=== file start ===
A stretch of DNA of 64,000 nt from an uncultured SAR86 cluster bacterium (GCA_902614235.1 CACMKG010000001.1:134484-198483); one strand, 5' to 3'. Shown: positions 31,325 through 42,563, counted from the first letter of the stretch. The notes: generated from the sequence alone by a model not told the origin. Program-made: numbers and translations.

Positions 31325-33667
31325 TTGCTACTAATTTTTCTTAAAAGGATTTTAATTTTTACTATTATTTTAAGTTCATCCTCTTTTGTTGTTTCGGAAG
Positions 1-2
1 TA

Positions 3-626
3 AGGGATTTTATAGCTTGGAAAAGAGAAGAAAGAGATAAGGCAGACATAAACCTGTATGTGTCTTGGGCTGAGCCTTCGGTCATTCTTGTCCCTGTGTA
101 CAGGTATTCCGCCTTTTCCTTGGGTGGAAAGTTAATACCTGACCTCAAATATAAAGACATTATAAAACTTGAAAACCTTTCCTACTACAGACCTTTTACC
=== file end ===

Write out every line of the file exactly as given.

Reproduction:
A stretch of DNA of 64,000 nt from an uncultured SAR86 cluster bacterium (GCA_902614235.1 CACMKG010000001.1:134484-198483); one strand, 5' to 3'. Shown: positions 31,325 through 42,563, counted from the first letter of the stretch. The notes: generated from the sequence alone by a model not told the origin. Program-made: numbers and translations.

Positions 31325-33667
31325 TTGCTACTAATTTTTCTTAAAAGGATTTTAATTTTTACTATTATTTTAAGTTCATCCTCTTTTGTTGTTTCGGAAG
Positions 1-2
1 TA

Positions 3-626
3 AGGGATTTTATAGCTTGGAAAAGAGAAGAAAGAGATAAGGCAGACATAAACCTGTATGTGTCTTGGGCTGAGCCTTCGGTCATTCTTGTCCCTGTGTA
101 CAGGTATTCCGCCTTTTCCTTGGGTGGAAAGTTAATACCTGACCTCAAATATAAAGACATTATAAAACTTGAAAACCTTTCCTACTACAGACCTTTTACC